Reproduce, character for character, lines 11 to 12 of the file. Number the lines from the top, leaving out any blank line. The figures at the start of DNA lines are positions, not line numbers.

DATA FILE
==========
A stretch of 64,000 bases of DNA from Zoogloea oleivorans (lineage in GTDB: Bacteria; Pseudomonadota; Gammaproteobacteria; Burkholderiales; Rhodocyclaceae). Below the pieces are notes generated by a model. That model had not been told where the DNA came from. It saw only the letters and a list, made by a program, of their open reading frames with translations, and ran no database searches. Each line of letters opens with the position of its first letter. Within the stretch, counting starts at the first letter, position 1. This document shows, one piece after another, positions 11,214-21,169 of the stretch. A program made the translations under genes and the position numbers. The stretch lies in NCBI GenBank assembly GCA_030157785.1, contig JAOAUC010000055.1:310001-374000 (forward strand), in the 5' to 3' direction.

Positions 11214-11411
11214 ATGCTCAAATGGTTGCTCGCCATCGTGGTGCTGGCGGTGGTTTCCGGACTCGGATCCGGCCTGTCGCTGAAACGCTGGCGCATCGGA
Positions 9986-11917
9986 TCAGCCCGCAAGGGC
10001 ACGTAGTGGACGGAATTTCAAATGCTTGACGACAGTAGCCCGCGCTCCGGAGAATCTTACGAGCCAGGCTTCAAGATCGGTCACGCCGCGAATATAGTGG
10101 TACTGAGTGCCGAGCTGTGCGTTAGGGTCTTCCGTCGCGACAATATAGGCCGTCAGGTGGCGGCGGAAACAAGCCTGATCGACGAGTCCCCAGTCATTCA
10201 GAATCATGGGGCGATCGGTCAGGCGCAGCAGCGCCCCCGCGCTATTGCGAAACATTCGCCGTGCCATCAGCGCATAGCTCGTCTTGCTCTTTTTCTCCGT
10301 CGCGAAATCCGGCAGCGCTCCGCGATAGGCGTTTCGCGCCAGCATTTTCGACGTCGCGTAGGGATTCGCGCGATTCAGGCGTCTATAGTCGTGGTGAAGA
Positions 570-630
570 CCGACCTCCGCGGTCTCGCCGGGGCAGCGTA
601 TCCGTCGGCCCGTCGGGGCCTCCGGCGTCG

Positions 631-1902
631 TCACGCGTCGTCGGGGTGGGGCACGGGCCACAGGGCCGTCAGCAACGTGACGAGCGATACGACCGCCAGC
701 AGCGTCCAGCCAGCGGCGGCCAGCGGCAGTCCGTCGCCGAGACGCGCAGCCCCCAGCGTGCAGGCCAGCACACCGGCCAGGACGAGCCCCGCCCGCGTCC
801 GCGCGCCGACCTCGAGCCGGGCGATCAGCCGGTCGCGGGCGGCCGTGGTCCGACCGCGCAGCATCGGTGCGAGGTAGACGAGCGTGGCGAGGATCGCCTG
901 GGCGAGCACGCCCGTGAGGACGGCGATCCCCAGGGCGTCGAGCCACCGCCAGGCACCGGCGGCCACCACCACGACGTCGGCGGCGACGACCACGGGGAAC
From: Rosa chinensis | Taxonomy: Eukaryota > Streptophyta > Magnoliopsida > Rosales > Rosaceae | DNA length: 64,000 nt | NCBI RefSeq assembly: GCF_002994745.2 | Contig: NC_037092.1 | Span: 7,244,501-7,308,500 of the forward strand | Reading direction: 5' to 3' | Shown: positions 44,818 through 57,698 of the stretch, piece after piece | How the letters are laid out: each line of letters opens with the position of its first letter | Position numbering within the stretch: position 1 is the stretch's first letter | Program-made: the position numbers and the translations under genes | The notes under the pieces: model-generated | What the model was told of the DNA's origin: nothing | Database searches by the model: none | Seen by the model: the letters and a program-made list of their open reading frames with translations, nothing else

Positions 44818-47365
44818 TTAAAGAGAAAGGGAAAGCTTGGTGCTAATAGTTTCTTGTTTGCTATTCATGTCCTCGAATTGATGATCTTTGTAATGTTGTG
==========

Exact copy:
570 CCGACCTCCGCGGTCTCGCCGGGGCAGCGTA
601 TCCGTCGGCCCGTCGGGGCCTCCGGCGTCG